I have seen horror, I have looked into its face! What kind of monsters fix the price of chocolate? Why? Why? There is no justice! The Horror! Ok, perhaps a bit dramatic, but as a chocoholic I’m not sure how I could be less dramatic. Sadly, this is not the only dark side to chocolate industry.
Apparently Cadbury Adams Canada Inc., Nestle Canada Inc. and Mars Canada Inc., and Hershey Canada Inc. have settled a class-action lawsuit for price-fixing chocolate.
What does this mean to anyone who bought chocolate from Cadbury, Hershey, Nestle and/or Mars in Canada between Feb. 1, 2001, and Dec. 31, 2008? Sweet nothings.
Why? Courts in Ontario, British Columbia and Quebec ruled you had to buy at least a $1000 worth of chocolate between Oct. 1, 2005, and Sept. 30, 2007 and if you didn’t keep the receipts, the maximum claim is $50. Keep the receipts? I’m lucky if I get the wrapper off the chocolate before I devour it.
Only commercial vendors are expected to benefit from the ruling. The deadline for filing a claim to receive direct compensation is Dec. 15, 2013. Since they think few consumers are likely to claim their $1,000 because they made it pretty much impossible to do so, 10% of the available settlement will go to several non-profit organizations to promote competition, consumer education and advocacy in Canada. Ha.
The lesson here is that corporations don’t do what is in the best interests of customers, they want your money, no matter how they can get it. Yet these are the same companies that are getting tax breaks galore while the inequality gap grows and grows. Of course, there is always the issue of Fair Trade Chocolate. Like so many other products we import we don’t always know the horrible conditions, including child labour and slavery, and the unfair deals that came before we took a bite into that smooth, creamy chocolate.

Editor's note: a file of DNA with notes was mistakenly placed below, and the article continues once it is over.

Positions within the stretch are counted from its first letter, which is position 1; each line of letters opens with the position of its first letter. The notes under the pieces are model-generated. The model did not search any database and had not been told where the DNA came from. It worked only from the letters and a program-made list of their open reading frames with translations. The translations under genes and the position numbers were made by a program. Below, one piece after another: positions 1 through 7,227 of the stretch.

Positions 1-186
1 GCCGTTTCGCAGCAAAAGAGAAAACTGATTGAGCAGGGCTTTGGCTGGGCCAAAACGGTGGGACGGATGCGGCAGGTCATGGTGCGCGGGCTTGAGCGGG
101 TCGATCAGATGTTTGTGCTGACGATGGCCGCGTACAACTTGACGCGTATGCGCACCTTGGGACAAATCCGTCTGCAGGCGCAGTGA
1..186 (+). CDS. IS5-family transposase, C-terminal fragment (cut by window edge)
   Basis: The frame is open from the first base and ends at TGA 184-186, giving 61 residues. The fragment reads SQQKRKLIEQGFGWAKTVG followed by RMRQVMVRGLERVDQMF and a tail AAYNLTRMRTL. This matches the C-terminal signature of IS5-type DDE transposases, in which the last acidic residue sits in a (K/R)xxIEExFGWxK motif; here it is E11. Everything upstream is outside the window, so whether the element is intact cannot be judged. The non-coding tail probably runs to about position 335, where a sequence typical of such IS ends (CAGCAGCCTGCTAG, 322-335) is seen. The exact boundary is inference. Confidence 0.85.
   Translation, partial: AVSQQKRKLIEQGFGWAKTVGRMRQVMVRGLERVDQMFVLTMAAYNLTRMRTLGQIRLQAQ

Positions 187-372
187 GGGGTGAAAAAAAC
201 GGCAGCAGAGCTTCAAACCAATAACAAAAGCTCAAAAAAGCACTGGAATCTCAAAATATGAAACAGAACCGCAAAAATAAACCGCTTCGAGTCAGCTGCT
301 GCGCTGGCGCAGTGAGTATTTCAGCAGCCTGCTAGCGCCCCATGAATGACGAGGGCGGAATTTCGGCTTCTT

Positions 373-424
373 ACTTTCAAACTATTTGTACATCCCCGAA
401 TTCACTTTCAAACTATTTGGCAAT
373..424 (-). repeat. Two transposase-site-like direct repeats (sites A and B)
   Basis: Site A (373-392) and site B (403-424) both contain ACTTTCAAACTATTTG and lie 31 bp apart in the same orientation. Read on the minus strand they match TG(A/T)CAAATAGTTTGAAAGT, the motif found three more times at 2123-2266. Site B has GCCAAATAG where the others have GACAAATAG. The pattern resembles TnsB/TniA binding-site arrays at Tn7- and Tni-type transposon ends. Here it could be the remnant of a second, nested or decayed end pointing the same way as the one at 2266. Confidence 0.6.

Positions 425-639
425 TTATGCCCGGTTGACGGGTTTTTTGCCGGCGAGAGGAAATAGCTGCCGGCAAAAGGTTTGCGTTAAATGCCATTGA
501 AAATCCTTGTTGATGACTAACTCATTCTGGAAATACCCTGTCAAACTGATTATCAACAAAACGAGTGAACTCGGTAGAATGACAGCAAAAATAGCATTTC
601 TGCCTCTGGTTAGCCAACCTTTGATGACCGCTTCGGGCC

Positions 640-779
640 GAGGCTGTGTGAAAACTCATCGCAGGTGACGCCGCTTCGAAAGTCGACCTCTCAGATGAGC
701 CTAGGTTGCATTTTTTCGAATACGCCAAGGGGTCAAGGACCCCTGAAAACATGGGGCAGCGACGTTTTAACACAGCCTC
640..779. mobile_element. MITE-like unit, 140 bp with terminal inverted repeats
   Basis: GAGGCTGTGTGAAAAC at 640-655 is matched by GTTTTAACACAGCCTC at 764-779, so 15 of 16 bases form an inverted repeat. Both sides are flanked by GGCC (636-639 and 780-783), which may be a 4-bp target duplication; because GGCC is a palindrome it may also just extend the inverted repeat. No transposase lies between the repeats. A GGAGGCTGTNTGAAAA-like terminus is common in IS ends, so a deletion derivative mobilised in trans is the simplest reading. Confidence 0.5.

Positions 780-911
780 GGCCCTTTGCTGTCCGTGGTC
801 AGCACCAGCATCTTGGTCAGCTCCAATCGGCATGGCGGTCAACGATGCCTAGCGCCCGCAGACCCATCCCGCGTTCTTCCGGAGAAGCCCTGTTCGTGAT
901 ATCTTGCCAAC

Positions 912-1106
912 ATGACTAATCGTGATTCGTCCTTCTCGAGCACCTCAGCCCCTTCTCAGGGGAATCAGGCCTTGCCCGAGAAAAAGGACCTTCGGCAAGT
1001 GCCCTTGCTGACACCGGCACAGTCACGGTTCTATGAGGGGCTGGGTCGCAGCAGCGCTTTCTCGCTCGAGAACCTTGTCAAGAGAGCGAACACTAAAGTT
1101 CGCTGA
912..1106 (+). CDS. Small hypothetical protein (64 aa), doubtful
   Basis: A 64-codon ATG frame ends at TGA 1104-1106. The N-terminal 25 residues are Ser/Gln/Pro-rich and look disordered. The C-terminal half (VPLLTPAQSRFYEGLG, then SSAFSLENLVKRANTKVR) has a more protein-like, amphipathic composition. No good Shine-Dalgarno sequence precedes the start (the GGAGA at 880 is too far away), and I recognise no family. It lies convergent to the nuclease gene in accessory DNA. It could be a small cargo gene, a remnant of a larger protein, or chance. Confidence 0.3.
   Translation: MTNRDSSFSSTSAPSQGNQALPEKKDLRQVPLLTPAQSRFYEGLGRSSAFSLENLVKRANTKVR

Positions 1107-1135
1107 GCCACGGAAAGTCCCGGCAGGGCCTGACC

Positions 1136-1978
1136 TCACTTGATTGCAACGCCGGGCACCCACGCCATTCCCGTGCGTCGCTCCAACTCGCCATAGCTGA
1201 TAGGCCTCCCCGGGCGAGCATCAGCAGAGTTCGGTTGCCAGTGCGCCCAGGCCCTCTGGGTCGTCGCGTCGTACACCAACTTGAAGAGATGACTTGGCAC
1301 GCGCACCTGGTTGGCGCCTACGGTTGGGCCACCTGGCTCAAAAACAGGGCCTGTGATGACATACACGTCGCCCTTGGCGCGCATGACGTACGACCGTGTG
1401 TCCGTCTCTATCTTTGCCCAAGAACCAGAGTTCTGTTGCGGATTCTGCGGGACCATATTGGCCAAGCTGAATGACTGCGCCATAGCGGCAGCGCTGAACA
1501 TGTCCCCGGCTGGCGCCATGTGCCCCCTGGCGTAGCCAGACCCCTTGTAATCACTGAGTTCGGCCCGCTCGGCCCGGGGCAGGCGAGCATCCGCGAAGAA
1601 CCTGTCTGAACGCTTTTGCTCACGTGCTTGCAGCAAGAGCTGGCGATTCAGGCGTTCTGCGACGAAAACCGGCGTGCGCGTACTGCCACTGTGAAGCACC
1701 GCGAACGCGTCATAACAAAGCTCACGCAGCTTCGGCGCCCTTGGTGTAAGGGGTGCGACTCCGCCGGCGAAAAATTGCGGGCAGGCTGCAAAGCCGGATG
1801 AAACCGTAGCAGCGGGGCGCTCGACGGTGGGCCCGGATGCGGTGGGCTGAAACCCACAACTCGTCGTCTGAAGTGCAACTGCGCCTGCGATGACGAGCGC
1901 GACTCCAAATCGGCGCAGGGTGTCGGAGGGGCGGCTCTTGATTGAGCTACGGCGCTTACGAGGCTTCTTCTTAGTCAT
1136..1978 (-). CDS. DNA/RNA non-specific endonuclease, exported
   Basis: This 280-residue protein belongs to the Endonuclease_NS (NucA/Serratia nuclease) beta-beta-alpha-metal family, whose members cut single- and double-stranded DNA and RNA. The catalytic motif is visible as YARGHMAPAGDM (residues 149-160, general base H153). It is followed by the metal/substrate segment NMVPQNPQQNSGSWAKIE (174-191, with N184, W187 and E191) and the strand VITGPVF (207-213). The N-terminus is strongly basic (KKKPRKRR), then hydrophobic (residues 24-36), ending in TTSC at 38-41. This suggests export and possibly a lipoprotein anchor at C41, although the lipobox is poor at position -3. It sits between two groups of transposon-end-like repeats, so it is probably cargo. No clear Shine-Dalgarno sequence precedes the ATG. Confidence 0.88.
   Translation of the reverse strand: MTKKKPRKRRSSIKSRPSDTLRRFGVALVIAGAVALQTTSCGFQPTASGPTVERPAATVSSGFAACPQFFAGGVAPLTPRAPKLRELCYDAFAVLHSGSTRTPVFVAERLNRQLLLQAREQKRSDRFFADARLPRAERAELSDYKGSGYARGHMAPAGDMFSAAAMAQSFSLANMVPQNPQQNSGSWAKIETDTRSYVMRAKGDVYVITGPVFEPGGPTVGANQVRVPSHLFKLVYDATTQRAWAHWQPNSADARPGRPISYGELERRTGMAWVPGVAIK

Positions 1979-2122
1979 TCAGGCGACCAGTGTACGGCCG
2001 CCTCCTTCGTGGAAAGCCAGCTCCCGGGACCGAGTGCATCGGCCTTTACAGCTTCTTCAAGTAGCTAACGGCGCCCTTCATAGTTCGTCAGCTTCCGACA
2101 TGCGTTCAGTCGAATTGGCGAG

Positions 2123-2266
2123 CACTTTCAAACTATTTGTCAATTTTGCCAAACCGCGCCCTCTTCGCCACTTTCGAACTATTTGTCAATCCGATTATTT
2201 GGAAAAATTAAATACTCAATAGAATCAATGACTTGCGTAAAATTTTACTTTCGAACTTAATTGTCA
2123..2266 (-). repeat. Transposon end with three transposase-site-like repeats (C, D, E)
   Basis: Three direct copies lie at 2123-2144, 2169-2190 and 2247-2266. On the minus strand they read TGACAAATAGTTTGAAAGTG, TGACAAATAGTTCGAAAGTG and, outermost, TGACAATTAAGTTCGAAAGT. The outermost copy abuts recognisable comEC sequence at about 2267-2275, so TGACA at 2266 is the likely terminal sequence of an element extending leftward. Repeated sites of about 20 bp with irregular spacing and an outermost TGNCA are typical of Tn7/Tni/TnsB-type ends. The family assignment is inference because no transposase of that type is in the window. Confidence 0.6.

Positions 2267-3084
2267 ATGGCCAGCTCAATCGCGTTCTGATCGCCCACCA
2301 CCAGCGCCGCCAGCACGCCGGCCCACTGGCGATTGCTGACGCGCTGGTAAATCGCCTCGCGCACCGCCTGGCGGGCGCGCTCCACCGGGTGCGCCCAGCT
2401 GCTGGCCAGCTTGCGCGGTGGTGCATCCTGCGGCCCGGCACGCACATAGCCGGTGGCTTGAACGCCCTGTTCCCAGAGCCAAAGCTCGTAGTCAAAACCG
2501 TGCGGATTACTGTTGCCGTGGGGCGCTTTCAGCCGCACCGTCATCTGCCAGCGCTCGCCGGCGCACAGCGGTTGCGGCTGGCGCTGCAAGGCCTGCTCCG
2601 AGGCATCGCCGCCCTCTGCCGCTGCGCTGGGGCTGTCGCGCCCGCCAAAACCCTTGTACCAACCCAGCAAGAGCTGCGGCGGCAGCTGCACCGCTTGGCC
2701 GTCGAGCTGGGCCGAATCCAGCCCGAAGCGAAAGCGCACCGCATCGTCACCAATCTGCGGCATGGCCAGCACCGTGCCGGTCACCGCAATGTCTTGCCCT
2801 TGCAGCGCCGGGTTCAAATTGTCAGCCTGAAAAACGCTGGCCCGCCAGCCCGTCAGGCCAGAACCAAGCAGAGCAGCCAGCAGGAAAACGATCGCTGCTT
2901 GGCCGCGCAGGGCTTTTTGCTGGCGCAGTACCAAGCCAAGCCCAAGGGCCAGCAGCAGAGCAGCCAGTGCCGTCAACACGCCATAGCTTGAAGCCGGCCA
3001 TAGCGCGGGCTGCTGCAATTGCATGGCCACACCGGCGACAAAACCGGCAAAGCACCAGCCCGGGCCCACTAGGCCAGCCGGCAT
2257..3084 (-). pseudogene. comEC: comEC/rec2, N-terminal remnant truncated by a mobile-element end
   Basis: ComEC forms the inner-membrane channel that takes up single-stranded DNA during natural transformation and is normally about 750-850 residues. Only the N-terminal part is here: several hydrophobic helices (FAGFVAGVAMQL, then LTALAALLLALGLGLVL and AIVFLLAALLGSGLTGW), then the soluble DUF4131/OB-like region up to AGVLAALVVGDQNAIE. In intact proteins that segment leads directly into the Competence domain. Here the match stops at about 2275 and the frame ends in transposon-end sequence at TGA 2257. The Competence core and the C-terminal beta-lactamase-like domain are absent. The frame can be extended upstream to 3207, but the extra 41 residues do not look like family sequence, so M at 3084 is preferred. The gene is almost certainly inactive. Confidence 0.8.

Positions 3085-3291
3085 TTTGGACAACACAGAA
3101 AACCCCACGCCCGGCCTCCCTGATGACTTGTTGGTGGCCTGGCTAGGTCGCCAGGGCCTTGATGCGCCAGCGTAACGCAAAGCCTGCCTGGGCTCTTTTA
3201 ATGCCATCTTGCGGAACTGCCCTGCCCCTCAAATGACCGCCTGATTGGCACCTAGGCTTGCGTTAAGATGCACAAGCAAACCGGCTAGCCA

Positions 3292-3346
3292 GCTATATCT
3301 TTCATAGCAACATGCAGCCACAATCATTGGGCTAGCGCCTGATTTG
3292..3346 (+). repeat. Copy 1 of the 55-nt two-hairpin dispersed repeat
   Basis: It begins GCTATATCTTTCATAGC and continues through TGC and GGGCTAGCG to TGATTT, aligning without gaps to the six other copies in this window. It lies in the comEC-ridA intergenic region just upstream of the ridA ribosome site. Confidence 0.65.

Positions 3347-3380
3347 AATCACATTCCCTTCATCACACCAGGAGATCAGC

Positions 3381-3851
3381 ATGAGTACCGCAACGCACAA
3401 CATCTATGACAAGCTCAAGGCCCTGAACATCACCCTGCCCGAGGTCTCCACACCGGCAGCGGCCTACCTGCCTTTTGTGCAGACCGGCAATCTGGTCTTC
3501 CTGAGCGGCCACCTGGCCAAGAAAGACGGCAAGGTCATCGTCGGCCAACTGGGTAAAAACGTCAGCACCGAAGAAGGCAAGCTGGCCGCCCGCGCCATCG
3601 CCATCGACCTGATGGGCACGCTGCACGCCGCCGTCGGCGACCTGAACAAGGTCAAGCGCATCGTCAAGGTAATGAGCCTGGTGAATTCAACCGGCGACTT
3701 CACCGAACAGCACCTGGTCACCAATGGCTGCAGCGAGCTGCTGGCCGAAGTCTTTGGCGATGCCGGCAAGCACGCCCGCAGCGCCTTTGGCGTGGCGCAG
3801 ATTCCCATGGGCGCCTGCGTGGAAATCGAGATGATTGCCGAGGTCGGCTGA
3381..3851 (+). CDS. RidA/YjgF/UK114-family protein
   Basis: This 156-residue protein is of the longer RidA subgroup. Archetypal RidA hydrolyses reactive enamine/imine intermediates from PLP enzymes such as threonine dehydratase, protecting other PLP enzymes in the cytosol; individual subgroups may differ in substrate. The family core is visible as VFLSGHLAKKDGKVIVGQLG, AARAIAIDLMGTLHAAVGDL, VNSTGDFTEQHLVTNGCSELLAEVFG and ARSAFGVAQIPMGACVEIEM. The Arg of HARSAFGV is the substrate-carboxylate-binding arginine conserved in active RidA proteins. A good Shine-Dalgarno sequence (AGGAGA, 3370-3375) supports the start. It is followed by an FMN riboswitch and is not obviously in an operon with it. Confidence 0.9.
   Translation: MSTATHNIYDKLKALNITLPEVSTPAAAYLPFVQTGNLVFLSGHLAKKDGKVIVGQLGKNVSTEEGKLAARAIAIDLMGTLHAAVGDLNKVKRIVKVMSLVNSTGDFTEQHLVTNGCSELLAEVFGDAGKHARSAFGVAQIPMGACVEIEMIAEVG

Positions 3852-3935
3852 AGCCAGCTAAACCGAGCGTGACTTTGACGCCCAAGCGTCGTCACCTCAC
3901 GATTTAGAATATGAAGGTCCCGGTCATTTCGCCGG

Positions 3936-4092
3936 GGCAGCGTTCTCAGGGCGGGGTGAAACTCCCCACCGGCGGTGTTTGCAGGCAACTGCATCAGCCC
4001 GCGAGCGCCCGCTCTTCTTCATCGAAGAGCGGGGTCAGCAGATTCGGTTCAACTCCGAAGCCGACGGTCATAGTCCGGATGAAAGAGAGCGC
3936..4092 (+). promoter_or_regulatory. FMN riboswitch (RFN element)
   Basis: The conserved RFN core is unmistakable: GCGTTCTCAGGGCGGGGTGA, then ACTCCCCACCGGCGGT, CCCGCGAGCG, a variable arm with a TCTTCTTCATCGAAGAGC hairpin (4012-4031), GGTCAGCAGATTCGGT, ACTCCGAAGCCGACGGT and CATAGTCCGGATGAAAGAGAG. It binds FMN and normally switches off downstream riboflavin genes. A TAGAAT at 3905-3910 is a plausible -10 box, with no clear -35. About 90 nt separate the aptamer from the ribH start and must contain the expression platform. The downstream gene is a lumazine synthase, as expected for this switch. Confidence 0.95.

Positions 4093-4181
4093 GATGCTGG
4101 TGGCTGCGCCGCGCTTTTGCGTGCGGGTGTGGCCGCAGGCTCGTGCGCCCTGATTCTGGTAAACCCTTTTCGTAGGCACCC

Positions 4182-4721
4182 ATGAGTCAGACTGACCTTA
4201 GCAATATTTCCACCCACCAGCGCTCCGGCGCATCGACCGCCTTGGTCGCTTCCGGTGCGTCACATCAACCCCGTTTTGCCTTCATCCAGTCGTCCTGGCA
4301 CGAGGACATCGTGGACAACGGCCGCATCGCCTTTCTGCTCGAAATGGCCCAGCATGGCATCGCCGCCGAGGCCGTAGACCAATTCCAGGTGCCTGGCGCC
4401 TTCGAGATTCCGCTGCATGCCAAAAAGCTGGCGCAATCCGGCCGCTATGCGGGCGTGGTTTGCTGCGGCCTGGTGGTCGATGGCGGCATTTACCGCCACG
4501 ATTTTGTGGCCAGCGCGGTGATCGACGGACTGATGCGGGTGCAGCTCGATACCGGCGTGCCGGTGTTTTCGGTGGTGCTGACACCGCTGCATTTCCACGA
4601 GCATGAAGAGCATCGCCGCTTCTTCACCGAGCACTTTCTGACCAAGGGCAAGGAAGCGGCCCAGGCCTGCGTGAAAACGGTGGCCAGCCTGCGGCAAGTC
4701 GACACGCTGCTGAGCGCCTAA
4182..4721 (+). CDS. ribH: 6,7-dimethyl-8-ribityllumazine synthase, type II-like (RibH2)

The International Standards for Fairtrade certified cocoa are:
- Producers are small family farms organized in cooperatives or associations which they own and govern.
- The Fairtrade Minimum Price is paid directly to the producer organizations. When the world market price rises above the Fairtrade Minimum Price, the market price is paid plus the Fairtrade Premium.
- A Fairtrade Premium is paid on top of the purchase price and is used by producer organizations for social and economic investments.
- Environmental standards restrict the use of agrochemicals and encourage sustainability.
- Pre-harvest lines of credit are given to the cooperatives, if requested, of up to 60% of the purchase price
- No forced labour of any kind, including child labour.
Unlike money, cocoa does grow on trees and there’s a lot more that goes into chocolate than just a delicious treat. Did you know that it takes a full annual harvest from one cocoa tree to produce one tin of baking cocoa, seriously. So enough with the sweet deals for corporations. Nothing sweet about blood chocolate.